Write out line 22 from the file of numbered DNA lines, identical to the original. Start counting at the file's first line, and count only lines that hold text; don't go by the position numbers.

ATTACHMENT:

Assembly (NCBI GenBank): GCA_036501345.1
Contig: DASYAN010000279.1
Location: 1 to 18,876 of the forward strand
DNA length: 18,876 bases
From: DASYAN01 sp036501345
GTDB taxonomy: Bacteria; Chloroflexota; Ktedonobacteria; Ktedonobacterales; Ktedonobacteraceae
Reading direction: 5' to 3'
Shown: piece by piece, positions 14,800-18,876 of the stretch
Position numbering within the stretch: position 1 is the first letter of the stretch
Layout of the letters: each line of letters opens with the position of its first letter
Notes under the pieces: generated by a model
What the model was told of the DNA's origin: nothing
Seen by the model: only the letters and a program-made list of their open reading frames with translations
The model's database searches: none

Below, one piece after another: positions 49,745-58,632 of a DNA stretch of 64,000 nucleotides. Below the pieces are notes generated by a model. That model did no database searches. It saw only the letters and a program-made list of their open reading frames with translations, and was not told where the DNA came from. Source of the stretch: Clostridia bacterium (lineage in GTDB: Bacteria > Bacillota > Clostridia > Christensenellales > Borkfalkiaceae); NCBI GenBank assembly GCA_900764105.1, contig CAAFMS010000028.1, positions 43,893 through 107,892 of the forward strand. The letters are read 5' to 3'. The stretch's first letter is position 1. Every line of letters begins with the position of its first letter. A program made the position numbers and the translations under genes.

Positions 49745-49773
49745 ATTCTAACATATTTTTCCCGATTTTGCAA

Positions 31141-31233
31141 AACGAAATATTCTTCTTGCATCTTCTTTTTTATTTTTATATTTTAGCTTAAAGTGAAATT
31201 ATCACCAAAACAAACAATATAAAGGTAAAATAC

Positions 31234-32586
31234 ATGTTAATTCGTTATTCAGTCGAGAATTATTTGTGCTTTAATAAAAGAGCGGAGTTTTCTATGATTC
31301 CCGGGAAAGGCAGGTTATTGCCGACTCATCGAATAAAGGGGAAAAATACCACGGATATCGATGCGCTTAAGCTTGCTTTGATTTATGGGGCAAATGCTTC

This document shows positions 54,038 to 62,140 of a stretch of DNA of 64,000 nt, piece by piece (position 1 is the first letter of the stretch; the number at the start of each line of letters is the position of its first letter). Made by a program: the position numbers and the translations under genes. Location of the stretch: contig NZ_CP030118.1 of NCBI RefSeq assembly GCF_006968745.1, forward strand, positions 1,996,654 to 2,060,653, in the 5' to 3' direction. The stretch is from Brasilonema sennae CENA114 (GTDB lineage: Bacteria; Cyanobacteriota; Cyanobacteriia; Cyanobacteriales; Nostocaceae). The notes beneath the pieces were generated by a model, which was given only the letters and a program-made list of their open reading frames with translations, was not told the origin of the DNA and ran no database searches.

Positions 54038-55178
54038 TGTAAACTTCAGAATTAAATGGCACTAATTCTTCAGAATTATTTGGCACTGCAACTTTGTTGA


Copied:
31234 ATGTTAATTCGTTATTCAGTCGAGAATTATTTGTGCTTTAATAAAAGAGCGGAGTTTTCTATGATTC